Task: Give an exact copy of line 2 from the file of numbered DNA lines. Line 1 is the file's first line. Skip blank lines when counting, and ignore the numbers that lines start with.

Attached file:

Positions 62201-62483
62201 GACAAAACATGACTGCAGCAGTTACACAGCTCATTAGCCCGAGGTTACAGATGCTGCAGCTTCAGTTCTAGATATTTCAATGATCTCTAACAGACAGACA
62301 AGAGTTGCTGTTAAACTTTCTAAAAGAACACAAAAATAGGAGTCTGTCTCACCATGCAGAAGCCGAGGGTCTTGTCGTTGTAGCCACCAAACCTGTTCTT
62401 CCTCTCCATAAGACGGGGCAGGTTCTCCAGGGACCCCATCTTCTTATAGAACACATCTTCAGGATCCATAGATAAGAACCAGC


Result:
62201 GACAAAACATGACTGCAGCAGTTACACAGCTCATTAGCCCGAGGTTACAGATGCTGCAGCTTCAGTTCTAGATATTTCAATGATCTCTAACAGACAGACA